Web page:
Begin, Menachem

Begin, Menachem

▪ prime minister of Israel
in full  Menachem Wolfovitch Begin  
born August 16, 1913, Brest-Litovsk, Russia [now in Belarus]
died March 9, 1992, Tel Aviv-Yafo, Israel
 Zionist leader who was prime minister of Israel from 1977 to 1983. Begin was the co-recipient, with Egyptian president Anwar el-Sādāt (Sādāt, Anwar el-), of the 1978 Nobel Prize for Peace for their achievement of a peace treaty between Israel and Egypt that was formally signed in 1979.

      Begin received a law degree from the University of Warsaw in 1935. Active in the Zionist (Zionism) movement throughout the 1930s, he became (1938) the leader of the Polish branch of the Betar youth movement, dedicated to the establishment of a Jewish state on both sides of the Jordan River. When the Germans invaded Warsaw in 1939, he escaped to Vilnius; his parents and a brother died in concentration camps. The Soviet authorities deported Begin to Siberia in 1940, but in 1941 he was released and joined the Polish army in exile, with which he went to Palestine in 1942.

      Begin joined the militant Irgun Zvai Leumi and was its commander from 1943 to 1948. After Israel's independence in 1948 the Irgun formed the Ḥerut (“Freedom”) Party with Begin as its head and leader of the opposition in the Knesset (Parliament) until 1967. Begin joined the National Unity government (1967–70) as a minister without portfolio and in 1970 became joint chairman of the Likud (“Unity”) coalition.

      On May 17, 1977, the Likud Party won a national electoral victory and on June 21 Begin formed a government. He was perhaps best known for his uncompromising stand on the question of retaining the West Bank and the Gaza Strip, which had been occupied by Israel during the Arab-Israeli War of 1967. Prodded by U.S. President Jimmy Carter, however, Begin negotiated with President Anwar el-Sādāt of Egypt for peace in the Middle East, and the agreements they reached, known as the Camp David Accords (September 17, 1978), led directly to a peace treaty between Israel and Egypt that was signed on March 26, 1979. Under the terms of the treaty, Israel returned the Sinai Peninsula, which it had occupied since the 1967 war, to Egypt in exchange for full diplomatic recognition. Begin and Sādāt were jointly awarded the Nobel Prize for Peace in 1978.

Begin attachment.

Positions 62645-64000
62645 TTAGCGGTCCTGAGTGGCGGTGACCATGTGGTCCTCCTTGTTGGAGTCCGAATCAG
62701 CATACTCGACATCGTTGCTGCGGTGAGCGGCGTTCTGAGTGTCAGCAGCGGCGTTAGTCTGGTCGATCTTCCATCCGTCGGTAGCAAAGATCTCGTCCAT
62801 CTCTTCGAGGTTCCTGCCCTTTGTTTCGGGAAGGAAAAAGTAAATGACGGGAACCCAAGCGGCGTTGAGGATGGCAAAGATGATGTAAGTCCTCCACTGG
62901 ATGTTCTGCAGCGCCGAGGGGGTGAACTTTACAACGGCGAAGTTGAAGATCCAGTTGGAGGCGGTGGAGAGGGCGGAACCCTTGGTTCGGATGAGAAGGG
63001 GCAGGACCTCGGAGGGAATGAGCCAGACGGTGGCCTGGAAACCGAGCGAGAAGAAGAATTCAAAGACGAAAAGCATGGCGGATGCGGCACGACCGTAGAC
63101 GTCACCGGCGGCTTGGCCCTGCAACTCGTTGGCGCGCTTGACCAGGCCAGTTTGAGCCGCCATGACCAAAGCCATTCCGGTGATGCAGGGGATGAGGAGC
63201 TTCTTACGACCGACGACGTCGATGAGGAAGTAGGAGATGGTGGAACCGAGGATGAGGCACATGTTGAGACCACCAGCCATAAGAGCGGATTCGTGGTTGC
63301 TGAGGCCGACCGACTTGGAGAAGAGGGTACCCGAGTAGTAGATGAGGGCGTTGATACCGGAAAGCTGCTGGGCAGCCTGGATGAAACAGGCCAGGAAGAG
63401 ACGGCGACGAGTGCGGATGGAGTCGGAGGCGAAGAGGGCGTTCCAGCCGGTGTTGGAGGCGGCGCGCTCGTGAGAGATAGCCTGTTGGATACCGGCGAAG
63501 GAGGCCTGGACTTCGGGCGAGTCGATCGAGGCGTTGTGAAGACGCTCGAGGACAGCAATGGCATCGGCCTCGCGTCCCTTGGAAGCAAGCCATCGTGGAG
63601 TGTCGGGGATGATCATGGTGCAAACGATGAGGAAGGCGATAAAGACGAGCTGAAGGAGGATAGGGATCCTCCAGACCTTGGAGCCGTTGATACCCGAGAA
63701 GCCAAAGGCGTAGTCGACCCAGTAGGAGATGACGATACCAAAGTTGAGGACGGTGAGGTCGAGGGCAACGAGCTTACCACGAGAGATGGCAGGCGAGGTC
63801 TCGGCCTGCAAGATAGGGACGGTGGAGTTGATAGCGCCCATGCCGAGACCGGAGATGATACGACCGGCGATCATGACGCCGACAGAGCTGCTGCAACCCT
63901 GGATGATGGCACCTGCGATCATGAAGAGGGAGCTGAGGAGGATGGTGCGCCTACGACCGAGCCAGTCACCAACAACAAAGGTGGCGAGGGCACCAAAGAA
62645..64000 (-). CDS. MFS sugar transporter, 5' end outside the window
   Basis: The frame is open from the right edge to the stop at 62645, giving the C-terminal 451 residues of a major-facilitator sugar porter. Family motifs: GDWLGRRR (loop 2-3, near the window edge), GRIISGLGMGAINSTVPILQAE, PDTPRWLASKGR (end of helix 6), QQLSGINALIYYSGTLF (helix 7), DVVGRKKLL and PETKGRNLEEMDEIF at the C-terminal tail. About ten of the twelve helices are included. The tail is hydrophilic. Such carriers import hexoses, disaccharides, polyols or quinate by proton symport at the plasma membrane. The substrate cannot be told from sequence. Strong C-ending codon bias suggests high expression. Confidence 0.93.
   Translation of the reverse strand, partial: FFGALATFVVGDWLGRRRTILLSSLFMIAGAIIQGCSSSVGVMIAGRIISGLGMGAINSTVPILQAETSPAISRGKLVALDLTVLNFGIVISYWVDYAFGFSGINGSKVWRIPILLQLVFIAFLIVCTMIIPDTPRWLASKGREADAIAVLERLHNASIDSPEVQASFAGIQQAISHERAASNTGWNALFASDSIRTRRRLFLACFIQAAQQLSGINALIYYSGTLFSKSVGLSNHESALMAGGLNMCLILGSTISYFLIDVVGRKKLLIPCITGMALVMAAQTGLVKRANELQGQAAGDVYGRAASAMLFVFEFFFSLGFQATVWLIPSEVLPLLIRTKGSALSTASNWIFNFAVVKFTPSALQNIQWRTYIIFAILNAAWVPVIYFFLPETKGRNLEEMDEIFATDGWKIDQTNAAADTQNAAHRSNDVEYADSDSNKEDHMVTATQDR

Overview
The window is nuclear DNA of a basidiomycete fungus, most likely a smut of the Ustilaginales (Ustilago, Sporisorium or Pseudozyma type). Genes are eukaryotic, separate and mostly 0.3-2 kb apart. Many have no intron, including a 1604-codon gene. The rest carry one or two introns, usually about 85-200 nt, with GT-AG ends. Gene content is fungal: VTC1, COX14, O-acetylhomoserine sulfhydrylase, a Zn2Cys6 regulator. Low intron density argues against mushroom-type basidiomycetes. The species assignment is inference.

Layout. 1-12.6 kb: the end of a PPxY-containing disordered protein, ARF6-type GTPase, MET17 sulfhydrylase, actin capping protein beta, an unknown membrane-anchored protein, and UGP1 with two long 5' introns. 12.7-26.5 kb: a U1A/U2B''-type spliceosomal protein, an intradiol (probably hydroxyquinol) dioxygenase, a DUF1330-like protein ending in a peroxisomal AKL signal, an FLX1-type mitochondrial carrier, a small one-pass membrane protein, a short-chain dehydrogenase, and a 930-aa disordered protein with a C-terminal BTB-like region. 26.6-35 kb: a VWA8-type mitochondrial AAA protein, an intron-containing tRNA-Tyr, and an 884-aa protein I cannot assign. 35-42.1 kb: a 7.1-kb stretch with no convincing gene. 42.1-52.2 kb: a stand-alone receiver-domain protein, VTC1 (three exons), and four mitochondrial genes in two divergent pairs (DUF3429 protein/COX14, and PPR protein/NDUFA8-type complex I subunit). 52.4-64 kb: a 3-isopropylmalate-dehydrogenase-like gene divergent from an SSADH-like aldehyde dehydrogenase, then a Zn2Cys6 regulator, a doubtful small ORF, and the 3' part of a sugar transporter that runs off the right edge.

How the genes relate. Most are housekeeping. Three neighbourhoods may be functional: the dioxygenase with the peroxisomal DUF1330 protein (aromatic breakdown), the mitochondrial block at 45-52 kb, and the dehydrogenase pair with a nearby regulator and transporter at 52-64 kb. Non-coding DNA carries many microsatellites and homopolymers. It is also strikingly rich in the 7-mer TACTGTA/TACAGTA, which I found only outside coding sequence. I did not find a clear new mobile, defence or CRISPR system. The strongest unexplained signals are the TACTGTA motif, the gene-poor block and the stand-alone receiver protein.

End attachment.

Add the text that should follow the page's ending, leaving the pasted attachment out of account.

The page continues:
Begin formed another coalition government after the general election of 1980. Despite his willingness to return the Sinai Peninsula to Egypt under the terms of the peace agreement, he remained resolutely opposed to the establishment of a Palestinian state in the West Bank and Gaza Strip. In June 1982 his government mounted an invasion of Lebanon in an effort to oust the Palestine Liberation Organization (PLO) from its bases there. The PLO was driven from Lebanon, but the deaths of numerous Palestinian civilians there turned world opinion against Israel. Israel's continuing involvement in Lebanon, and the death of Begin's wife in November 1982, were probably among the factors that prompted him to resign from office in October 1983.

Additional Reading
Biographies include Eithan Haber, Menahem Begin, trans. from Hebrew (1978); Eric Silver, Begin (1984); Amos Perlmutter, The Life and Times of Menachem Begin (1987); and Ned Temko, To Win or to Die: A Personal Portrait of Menachem Begin (1987). Begin's policies are analyzed in detail in Ilan Peleg, Begin's Foreign Policy, 1977–1983 (1987); and Sasson Sofer, Begin: An Anatomy of Leadership (1988).

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Universalium. 2010.

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